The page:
Kresge’s $200,000 grant will allow Detroit Outdoors to renovate the area with designated campsites to accommodate large groups. The grant will also stock a “library” of camping gear – from sleeping bags to tents – that groups can borrow from for their camping adventures. Detroit Outdoors will conduct camping leadership training for educators and youth development professionals as a requirement for use of the facility.
“This reopens a long unavailable asset to connect city youth with nature. To really learn about nature, you must immerse yourself in it. There is simply no substitute,” says Interim Detroit Parks and Recreation Director Keith Flournoy.
At roughly 1,200 acres, Rouge Park is the city’s largest. It is larger than Belle Isle (982 acres), the island park in the Detroit River, and New York’s Central Park (843 acres).
Scout Hollow covers more than 17.4 acres of mostly forest with a five-acre meadow at its heart; three camping sites at Scout Hollow will accommodate up to 30 campers each. Organizers expect to see 250 campers in the first year. They expect to serve 1,000 campers annually within three years.
While open to all youth-serving organizations, the Scout Hollow campground will be primarily focused on supporting groups from Detroit and surrounding communities.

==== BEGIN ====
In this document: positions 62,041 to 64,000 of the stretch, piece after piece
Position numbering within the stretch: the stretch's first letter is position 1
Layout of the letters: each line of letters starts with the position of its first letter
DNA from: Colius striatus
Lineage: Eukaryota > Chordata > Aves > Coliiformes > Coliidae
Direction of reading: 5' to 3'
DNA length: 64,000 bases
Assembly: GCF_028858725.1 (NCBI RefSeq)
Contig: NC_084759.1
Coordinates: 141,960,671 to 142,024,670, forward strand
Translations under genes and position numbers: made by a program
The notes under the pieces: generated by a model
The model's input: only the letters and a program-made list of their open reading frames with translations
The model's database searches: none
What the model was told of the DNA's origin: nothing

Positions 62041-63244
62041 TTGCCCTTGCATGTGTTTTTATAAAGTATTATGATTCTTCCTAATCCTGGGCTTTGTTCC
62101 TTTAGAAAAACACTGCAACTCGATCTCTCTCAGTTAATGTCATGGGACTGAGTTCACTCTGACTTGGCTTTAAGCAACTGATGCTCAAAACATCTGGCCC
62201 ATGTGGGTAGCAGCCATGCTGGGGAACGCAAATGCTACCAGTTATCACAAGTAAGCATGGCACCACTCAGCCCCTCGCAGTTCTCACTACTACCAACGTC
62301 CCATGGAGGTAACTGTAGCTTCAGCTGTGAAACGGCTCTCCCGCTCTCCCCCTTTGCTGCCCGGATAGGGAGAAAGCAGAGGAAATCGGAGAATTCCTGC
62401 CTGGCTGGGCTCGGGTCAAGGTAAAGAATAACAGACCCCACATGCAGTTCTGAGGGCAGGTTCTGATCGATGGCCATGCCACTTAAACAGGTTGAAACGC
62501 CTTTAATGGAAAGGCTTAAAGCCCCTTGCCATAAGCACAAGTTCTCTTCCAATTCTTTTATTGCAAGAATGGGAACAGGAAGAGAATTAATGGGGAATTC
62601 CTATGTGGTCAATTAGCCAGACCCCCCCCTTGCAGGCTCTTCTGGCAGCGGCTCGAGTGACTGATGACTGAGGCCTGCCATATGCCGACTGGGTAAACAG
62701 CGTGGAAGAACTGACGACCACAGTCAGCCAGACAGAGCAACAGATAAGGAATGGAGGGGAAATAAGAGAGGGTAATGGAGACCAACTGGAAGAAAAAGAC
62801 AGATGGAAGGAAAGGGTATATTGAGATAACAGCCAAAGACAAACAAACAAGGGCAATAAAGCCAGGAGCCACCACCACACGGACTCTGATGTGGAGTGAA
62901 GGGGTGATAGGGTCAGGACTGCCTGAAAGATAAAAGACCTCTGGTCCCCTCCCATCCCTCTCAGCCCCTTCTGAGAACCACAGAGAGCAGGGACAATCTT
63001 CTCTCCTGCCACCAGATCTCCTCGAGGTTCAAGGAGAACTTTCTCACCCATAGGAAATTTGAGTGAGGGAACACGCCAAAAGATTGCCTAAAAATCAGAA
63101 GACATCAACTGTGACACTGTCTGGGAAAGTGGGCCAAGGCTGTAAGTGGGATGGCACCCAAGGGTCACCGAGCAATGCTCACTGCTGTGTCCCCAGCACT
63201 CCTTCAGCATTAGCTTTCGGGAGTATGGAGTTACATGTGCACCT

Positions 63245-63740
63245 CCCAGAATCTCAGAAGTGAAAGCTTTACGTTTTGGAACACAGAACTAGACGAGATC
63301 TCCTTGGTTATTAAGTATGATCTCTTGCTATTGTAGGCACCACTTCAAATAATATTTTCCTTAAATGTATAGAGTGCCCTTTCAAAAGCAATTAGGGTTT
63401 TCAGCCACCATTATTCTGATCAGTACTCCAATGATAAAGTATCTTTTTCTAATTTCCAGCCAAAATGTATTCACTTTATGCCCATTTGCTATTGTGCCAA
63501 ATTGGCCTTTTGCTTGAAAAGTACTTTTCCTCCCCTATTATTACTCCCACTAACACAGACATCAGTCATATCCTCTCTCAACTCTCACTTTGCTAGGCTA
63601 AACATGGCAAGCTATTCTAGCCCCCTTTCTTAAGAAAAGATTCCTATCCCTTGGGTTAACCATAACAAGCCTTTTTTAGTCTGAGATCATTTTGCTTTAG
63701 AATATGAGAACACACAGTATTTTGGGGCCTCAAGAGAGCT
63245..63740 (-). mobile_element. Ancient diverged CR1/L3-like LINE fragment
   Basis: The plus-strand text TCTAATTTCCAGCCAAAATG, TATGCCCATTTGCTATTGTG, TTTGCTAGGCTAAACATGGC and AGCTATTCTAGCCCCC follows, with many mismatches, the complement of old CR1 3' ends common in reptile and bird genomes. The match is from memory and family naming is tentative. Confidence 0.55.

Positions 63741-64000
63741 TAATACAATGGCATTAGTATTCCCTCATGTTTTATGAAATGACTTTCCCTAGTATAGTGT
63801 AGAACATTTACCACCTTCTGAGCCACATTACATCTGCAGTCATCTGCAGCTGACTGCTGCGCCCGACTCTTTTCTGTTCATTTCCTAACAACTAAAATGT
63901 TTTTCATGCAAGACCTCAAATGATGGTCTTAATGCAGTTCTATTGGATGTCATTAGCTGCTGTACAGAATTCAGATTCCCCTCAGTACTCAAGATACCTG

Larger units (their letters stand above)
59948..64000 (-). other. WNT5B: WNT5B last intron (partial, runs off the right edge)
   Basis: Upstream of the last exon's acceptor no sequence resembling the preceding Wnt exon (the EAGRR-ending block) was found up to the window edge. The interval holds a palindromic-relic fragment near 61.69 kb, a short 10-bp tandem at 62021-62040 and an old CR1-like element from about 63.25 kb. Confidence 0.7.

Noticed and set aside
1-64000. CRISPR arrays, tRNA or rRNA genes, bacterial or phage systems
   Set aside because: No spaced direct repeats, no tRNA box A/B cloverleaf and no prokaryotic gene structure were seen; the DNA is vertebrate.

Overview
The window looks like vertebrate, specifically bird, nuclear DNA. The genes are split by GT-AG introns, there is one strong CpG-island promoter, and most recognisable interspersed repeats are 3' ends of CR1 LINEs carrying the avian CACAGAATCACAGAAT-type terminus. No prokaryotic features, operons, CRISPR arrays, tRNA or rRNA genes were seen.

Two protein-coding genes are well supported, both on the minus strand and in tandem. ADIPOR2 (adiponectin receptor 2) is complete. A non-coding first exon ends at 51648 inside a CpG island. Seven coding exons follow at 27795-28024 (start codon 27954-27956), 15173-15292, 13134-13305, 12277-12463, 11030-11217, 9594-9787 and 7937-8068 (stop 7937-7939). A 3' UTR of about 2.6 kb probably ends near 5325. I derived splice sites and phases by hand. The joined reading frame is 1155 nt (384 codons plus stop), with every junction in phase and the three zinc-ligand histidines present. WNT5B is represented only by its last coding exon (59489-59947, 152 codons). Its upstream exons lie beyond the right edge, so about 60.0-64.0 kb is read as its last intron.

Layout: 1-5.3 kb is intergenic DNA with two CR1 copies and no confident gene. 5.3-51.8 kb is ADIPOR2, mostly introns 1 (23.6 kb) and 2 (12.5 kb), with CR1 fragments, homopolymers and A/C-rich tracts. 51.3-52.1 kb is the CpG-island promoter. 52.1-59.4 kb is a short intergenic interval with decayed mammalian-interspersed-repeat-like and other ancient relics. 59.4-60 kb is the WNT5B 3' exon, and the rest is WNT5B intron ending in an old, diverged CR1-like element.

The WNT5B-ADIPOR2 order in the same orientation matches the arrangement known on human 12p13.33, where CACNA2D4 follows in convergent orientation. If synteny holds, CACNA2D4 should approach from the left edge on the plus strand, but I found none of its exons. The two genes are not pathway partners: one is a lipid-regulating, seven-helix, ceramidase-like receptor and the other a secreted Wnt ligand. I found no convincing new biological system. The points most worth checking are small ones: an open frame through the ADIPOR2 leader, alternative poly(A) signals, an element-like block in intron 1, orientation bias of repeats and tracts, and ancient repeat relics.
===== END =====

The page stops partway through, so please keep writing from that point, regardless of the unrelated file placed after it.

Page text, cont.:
“We have a tremendous natural asset in Rouge Park and Scout Hollow,” says Flournoy. “Collaborating with community partners like the Sierra Club and the YMCA of Metropolitan Detroit with Kresge’s support allows us to leverage that asset and bring their expertise and resources into service for the youth of our city.”
“Providing access to safe recreational opportunities in our parks and green spaces is a key component to revitalizing and reimagining neighborhood life in Detroit. Connecting to nature anchors our souls at any age, but this is particularly important in the formative years of youth,” says Wendy L. Jackson, managing director of Kresge’s Detroit Program, which is funding the Scout Hollow renovations. “We’re both proud and excited to support Detroit Outdoors in this endeavor.”
Sierra Club, a national environmental organization based in Oakland, California, is supporting Detroit Outdoors with a $20,000 grant. For the Sierra Club, which has been working with Friends of Rouge Park for several years, Scout Hollow is a way for communities to connect with nature in an urban environment.